The Show Must Go On | Conversation with Mary Lawson
Artist Highlight: Mesonjixx
Interview by Luis Jimenez | North Omaha
On a brisk October morning, Mary Lawson rode an electric bike to North 24th Street, Omaha. She arrived at (drips) coffee and showed me how cold it was by placing the back of her hand on my cheek. I agreed. The fall season was arriving. Lawson was ready to discuss the situation with her band; the latest show had been advertised by posters hung up across town by Lawson herself.
Thanks for sitting down with me. Please tell us about your band.
Mary Lawson: Hi, Mary Elizabeth Jo Dixon Pelenaise Kapiolani Lawson. I am Mesonjixx. I have a band. We had a show scheduled for Sunday Oct. 6 at Slowdown as local support for a touring group out of Brooklyn called Sinkane. That show is canceled. I made that decision. My current lineup is Myles Jasnowski on the guitar, Jacob Sorensen on the bass, John Evans on the drums, Nate Asad on keys. Most of us are from Omaha and representing Omaha; one of us is out of Lincoln. What we have coming up are out-of-town shows, and we are excited to be playing the region a little bit more.
Is there anymore details on your cancelation for the October 6 show?
Lawson: I think there needs to be more conversations about money for local bands; so much so, that it needs to be happening at a governmental level. I feel like even the Mayor should be part of the conversation. I feel like there’s a way that the Chamber of Commerce could be involved with how much funding is allocated to local musicians and venues. This is me speaking broadly -- but these are conversations that could be had on those levels where change could really happen...at a level where there is longevity.
I think I get it. Everybody gets up to do something so they can succeed. Same thing with artist. Something with musicians. So the money situation is something that should be upfront. Where can we find more information about your upcoming shows?
Lawson: I have a website mesonjixxmusic.com. You can find all of our upcoming show dates. You can also view the music video for our single “Motion”, that’s off our debut EP, “In The Middle” -- that was released two years ago now.
You are experienced as a local musician. What have been some hardships and what have been some positives?
Lawson: Hardships I’ve experienced as a local musician have been constantly being pigeonholed or tokenized...I feel like we are in a category of our own. So at times it’s been a little disheartening to be put into categories that don’t really make sense to you and your journey -- by people who don’t really know you or your music. I feel a lot of people are quick to label me, especially those I’ve never seen at our shows before. Those same people sit on boards or juries for things that involve the work we do but they have no clue what’s really going on. -- That’s an interesting part of the Omaha music scene: a lot of folks are quick to label you, and quick to throw your name in a conversation, but don’t really know anything about you, your journey, your music, or truly support you.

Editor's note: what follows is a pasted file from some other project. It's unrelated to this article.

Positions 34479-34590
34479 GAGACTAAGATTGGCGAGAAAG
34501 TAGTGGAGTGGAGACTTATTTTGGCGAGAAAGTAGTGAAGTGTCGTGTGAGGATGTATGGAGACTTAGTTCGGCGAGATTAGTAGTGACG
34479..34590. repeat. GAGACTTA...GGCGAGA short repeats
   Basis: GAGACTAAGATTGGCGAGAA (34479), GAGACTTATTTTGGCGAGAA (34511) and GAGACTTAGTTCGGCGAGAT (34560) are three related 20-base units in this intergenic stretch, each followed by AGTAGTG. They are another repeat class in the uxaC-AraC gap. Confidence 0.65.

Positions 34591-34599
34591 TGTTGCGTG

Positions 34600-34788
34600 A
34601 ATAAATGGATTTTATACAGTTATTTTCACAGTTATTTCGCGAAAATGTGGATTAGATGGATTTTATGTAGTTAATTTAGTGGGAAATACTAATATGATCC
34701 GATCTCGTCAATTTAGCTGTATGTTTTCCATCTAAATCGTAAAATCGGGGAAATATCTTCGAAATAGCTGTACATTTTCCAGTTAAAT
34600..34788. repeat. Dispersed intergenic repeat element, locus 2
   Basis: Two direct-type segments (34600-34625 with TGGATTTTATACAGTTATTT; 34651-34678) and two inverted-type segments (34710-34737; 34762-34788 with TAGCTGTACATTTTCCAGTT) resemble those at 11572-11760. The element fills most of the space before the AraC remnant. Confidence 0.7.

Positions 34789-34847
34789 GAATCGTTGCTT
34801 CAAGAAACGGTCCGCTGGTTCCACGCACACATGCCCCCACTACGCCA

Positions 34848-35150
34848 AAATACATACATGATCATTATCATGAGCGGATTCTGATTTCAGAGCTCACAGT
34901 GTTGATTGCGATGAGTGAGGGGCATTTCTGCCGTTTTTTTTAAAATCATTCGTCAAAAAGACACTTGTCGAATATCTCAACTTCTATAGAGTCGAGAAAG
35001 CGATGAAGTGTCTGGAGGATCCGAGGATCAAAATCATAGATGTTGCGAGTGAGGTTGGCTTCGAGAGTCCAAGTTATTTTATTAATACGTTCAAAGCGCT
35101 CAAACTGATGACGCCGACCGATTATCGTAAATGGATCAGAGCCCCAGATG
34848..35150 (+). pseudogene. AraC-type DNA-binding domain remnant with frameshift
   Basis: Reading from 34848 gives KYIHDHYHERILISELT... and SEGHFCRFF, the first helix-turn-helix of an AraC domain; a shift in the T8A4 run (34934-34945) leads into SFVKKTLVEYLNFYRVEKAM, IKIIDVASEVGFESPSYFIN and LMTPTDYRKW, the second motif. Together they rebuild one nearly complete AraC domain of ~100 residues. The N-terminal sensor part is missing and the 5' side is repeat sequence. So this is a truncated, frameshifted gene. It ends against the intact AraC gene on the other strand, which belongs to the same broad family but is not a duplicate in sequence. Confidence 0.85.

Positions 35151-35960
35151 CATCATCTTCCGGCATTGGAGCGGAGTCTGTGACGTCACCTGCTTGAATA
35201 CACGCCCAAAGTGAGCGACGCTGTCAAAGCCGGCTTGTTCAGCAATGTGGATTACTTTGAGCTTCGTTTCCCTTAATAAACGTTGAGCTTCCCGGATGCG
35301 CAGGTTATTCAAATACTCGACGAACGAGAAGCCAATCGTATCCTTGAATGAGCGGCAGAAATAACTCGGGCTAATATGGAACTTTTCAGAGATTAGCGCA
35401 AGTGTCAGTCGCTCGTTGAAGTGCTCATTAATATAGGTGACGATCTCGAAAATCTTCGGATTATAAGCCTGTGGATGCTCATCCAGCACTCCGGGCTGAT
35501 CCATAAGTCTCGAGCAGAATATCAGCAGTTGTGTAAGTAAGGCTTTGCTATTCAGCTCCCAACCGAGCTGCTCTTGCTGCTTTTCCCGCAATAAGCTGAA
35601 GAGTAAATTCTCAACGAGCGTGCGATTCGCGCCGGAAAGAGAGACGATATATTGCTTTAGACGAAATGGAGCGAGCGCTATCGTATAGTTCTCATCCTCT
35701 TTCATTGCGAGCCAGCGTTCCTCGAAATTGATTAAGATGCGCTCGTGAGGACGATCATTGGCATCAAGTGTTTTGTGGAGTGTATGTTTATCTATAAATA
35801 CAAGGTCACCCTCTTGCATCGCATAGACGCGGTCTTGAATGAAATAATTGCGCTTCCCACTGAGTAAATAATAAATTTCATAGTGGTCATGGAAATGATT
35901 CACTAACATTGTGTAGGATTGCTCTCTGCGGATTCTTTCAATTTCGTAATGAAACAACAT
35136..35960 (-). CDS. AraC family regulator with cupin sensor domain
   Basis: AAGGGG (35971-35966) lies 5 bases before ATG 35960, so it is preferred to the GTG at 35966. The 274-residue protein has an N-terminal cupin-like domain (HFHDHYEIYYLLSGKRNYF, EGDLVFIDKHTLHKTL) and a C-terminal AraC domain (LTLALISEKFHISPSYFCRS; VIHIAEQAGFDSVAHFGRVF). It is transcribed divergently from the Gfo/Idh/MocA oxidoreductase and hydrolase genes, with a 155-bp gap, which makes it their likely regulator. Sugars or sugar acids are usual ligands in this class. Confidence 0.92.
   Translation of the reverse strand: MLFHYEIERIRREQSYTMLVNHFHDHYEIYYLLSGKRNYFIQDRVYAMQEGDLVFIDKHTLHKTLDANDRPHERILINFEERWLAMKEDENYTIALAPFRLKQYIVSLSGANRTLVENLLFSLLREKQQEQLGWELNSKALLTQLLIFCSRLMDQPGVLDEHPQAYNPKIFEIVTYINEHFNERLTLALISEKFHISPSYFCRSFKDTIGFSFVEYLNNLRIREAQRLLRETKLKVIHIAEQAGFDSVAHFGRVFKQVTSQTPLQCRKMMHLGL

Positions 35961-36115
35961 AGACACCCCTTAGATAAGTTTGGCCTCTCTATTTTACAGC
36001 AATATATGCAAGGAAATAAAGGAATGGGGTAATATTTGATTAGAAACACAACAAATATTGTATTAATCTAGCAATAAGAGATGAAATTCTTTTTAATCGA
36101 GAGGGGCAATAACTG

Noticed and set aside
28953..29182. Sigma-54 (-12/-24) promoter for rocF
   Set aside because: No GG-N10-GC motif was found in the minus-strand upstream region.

Lawson: I do believe there is a community here for music-lovers and people who dig good music and are open to pushing boundaries on the creative level of music making. I feel there are authentic artists who are creating and that are trying to put Omaha music on the map. That’s exciting. I feel though we are few, we are here and we are pushing the bar and doing the work and rooting for each other.
What advice can you give bands or musicians that are trying to have an impact?
Lawson: Stick to what you know and be great at it. You know what I mean? I feel like a lot of artists these days want to do everything, but I think a smart way of moving about music is to choose something that you love and are passionate about and try to be the greatest at it. I feel that I have a good hand at songwriting. So I want to be the greatest at it. I do dable in playing the piano, but I’m definitely not where Nate—my keyboard player—is. So, in a band setting try and avoid the saying, “there are too many cooks in the kitchen.” Distinguish what everyone is good at, and have everyone be great at what they do.
Is there something else you want to add to the conversation?
Lawson: Yeah, just take us seriously. Take artists seriously, and understand that a lot of us are choosing this path because of survival, because of necessity, because we are called to because it makes life worth living. We need to recognise, support, and celebrate the great talent that is here - we don’t need to wait for the rest of the world to catch on. It starts here at home. Thanks, Luis.